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The 2000s in a nutshell

Dec 29, 2009, 10:00 AM EDT

I think I’ve read two dozen decade-in-baseball retrospectives in the past week, but they all seem to come back to this nugget, articulated today in the Star-Ledger’s version:

The 2000s were dominated by steroids and everything we learned about
them: how widespread they were, who juiced, who was responsible and how
it impacted the game. Year after year, what happened on the field was
overshadowed by the latest steroid-related development . . .

. . . Yet while we became more cynical about the game, we were no less
captivated by it. The 2000s were marked by record attendance and
all-time high revenues. It was the first decade since the 1960s in
which there was no work stoppage.

And you can’t just dismiss that as a business thing or a function of new ballparks. The revenue and attendance was driven, undoubtedly, by fan interest and demand. People are buying tickets to those ballparks and watching those regional cable network broadcasts.

The fact that the game has seen such an uptick in interest and revenue despite the PED stuff just strengthens my belief that steroids, while a problem that absolutely had to be addressed, are/were nowhere near as large a problem for the game as they are typically made out to be and that perspective about it all is starting to ooze back into people’s thinking.

We’ll start to see tangible evidence of this going forward. Maybe with things like Mark McGwire’s Hall of Fame vote totals, which I think will see a modest increase this year that will continue over time, as he wears a batting coach’s uniform every day and writers realize that he’s not a Martian. Maybe with a bit less shock and outrage as another name or three from the famous steroid list is released this spring, as it inevitably will.

Maybe the turn of a decade is an arbitrary point in time, but it does feel like we’ve reached a turning point of some kind, doesn’t it?

  1. Wooden U. Lykteneau - Dec 29, 2009 at 11:08 AM

    Actually, it does. For the second straight offseason, we’ve seen relative restraint on FA spending. Sure, we can joke that the Yankees won’t sign Bay or Holliday (they’ll sign Bay *and* Holliday), but the fact of the matter is that *most* teams are okay with going younger and cheaper instead of the teams perennially accused of parsimony. For the less sophisticated: Bobby Abreu wasn’t an aberration; he’s the new normal. Somebody forgot to tell Johnny Damon.

  2. lar @ wezen-ball - Dec 29, 2009 at 11:11 AM

    I totally agree with you, Craig, especially about Mac and his HOF votes. I am a little curious, though. How do you think people are going to react when they see Mac in a uniform for the first time and notice just how much smaller he is now than he was in ’98 or ’00? I imagine there’ll be a few columns written about that…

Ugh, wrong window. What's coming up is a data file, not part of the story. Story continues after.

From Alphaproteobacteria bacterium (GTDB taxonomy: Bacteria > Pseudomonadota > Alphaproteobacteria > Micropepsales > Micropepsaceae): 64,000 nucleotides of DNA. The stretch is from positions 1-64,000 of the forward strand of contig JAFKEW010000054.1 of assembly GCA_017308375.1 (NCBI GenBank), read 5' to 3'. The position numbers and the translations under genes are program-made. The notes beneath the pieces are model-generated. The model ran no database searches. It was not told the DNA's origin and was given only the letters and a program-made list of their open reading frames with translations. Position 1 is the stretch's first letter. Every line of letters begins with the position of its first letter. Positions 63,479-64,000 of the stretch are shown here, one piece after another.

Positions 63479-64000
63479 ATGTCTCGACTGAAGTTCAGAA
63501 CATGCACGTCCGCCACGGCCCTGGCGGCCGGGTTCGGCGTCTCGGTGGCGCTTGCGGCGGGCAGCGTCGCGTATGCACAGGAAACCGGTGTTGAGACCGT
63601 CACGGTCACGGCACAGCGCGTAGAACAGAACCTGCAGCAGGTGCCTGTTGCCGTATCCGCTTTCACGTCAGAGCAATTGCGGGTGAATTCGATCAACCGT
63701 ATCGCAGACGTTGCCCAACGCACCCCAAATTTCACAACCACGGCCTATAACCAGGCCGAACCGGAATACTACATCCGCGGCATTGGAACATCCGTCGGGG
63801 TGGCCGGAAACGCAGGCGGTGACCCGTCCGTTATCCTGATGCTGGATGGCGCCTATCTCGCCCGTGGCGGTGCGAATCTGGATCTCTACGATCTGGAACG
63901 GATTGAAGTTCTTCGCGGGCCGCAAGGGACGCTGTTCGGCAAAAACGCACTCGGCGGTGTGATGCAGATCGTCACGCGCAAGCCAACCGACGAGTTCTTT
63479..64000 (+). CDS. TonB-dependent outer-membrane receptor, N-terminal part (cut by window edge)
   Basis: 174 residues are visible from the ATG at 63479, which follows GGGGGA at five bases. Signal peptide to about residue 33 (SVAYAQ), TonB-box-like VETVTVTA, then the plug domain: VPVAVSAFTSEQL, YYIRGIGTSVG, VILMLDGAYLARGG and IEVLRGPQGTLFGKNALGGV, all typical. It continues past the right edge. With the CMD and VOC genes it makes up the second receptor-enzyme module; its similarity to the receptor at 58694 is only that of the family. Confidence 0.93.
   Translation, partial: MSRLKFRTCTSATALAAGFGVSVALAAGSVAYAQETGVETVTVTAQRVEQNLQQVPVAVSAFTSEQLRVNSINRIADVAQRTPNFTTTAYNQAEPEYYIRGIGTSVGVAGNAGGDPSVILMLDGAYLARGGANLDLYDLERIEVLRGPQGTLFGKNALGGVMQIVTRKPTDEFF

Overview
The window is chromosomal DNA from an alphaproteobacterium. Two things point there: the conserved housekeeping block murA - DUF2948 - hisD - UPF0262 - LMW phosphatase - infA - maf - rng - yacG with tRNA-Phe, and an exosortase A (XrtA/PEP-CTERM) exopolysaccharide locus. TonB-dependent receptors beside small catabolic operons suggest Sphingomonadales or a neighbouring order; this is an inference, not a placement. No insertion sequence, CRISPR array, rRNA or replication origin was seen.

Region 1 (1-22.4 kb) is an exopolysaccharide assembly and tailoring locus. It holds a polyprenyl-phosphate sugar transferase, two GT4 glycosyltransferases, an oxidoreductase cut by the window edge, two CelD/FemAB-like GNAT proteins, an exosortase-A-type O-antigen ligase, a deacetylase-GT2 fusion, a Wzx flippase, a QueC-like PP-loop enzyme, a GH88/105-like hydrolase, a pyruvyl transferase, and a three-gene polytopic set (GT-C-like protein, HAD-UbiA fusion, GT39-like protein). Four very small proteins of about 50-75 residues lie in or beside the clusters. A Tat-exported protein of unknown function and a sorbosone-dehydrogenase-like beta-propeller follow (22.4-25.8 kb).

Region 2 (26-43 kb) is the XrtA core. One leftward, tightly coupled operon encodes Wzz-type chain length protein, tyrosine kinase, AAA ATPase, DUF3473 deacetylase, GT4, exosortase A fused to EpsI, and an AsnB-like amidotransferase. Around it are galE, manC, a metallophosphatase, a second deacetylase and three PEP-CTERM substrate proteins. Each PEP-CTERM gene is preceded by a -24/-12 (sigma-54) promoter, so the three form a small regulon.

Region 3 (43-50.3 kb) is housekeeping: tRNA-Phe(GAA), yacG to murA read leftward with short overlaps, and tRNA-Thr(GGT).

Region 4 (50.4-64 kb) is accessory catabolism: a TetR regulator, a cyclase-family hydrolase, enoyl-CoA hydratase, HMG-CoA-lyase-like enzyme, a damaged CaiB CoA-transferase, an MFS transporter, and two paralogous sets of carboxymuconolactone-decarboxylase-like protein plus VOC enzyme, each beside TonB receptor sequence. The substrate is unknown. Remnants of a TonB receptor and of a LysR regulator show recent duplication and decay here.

3. RobRob - Dec 29, 2009 at 2:03 PM

    A key element of those regional cable broadcasts is that they’re largely on the basic tier. That means the teams that have them get revenue regardless of whether people are watching their channel. If you have cable in New England, you’re paying the Red Sox (and Bruins) some portion of your monthly bill, and some channel down the line gets bumped to a specialized tier. The same is true in NYC and elsewhere, and we should equate those revenues to people actually watching the games.

  4. Chris Simonds - Dec 29, 2009 at 3:16 PM

    Craig,
    I acknowledge the points you bring up, but don’t agree with your thinking.
    Increased revenue and attendance owe more to marketing strategies than to what happens on the field. The fan interest and demand you cite are things that are easily created and expanded by modern mass media. Baseball sells nostalgia as much as it sells what it actually is. Your own writing deals as much with memories of the past as with what’s happening in the present, and this is true, actually, of all the best baseball writers.
    The spectacle of Mark McGuire, Barry Bonds, Sammy Sosa, Roger Clemens, and on and on, is not a horrible spectacle because they took steroids, but because, inside those big bodies and those out-sized and actively promoted reputations, are little weasels. That is what makes me wonder about what professional baseball really is. Weasels thrive in corporate culture. I am not expecting baseball players to be saints or heroes. They never have been. None of us is. But I can’t help wondering whether all the best players really get to play at the level they should be playing. MLB is a corporate management extravaganza. It creates player mystiques. It makes them up. It manufactures them.
    I was recently re-reading “Ball Four”. I think of the picture the book paints of the comic stupidity of jock culture and the clueless businessmen who want to be a part of it, coupled with the Orwellian corporate-speak of MLB today and the spinelessness of nearly everyone involved concerning the steroids problem, and I end up wondering how much of an actual competition we are seeing, and how much is really just a Hollywood script.
    Ty Cobb was an original Hall of Fame inductee and about as horrible a human being as one could imagine, judging by all I have read. But he was right up front about what he thought and what he was after. At least he wasn’t a weasel. I think the disquiet about steroids in sport, and in baseball in particular, is simply an inarticulate expression of our knowledge that big business wants to manage everything: our reactions, our expectations, our judgments. Steroids helped them to do this, at least for a key decade or so. That’s why it’s a signifigant issue.

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